2021 was a unique year in many aspects. Despite all of the obstacles that popped up over the last 12 months, it turned out to be a memorable one for most grain farmers in the Mid-Atlantic region. Many areas experienced relatively high yields while commodity prices approached levels that had not been seen in nearly a decade, leading to a profitable year for many growers. Now that 2021 is behind us, it is time to focus on 2022.
As many row crop farmers are aware, direct input costs have increased across the board since last year. While some inputs such as lime and seed have only gone up slightly, commercial fertilizer and some chemicals have seen more substantial price increases.
As of December 2021, commercial fertilizer prices on primary nutrients (N, P, and K) have doubled or even tripled from what they were this time last year. Prices could go even higher in season as fertilizer demand increases.
The same can be said for some of the more widely used herbicides. Glyphosate price increases lead the way, currently being nearly triple what they were a year ago. Prices on paraquat (Gramoxone), glufosinate (Liberty), and atrazine have nearly doubled while 2, 4-D is up close to 25 percent over last year.
Along with the price increases are concerns about product availability, especially surrounding glyphosate and atrazine. With the current supply constraints, it may be beneficial to reach out to your ag retailer to develop a herbicide program for 2022. Having solutions in place now can help alleviate some of the pressure in season and provide peace of mind knowing that you will have the tools available to keep your fields clean.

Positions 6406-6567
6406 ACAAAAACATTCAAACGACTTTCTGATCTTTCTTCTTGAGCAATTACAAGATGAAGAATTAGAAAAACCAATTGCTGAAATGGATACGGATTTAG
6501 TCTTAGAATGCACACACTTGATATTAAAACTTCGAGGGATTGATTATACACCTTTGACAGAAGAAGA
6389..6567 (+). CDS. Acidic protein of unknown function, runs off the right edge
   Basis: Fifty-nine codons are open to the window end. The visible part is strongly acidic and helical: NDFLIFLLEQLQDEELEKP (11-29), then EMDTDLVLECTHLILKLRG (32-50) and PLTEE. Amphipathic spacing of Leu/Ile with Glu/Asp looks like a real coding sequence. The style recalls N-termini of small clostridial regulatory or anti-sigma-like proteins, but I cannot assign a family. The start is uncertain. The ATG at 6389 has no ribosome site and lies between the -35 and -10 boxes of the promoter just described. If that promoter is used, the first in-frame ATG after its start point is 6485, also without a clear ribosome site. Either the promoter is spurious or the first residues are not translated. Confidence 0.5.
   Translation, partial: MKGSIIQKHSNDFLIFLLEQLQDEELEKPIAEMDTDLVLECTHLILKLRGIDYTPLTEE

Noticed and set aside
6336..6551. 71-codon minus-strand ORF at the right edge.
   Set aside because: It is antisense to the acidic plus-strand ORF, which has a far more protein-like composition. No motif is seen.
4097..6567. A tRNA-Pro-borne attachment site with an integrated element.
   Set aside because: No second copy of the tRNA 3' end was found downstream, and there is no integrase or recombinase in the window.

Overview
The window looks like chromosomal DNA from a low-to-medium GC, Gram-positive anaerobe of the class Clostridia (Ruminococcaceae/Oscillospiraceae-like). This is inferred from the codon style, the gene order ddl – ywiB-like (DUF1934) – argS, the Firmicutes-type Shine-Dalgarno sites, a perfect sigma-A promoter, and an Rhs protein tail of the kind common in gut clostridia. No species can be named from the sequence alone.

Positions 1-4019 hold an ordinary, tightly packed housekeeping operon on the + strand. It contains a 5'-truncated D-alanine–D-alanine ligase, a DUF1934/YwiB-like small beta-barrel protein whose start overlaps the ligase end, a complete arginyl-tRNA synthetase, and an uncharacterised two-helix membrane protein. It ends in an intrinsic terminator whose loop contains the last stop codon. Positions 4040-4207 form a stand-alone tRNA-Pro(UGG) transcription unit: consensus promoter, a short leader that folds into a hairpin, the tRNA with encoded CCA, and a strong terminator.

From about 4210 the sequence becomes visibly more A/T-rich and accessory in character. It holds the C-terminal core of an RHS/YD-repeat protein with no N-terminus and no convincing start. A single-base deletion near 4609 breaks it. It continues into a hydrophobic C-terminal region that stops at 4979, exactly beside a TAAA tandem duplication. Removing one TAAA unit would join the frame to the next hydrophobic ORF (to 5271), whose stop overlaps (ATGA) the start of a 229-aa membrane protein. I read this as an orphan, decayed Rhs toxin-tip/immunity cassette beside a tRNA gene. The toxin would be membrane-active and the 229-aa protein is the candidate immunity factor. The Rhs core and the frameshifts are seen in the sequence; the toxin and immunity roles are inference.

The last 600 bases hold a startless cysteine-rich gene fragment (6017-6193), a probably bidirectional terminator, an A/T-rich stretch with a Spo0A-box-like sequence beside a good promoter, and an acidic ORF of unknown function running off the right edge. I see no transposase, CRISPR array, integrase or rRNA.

One possible solution could be using pre-mixed herbicides rather than more traditional programs where individual chemicals are used. Another alternative might be replacing a glyphosate trip across the field with a different mode of action in your burn down.
Another key to having a profitable grain farming year in 2022 is to remain focused on grain marketing. Commodity prices fluctuated significantly in 2021 and could continue to do so through the coming months. Watching the markets daily (including during planting season) can help ensure getting the best price possible for the grain that is harvested. This can in part offset the input price increases that are being experienced.
The answer may be different for each farmer, but your crop advisor will be able to guide you through the process and help you make the decisions that will make 2022 a successful year.
Here at Farm Credit, we understand the challenges facing all farmers. It is our mission to stand beside our members and the entire agriculture community during good, bad, and uncertain times. Learn more and talk to a loan officer today at mafc.com or call 888.339.3334.
This article was written by Farm Credit Loan Officer, Doug Bennett, located in our Salisbury office.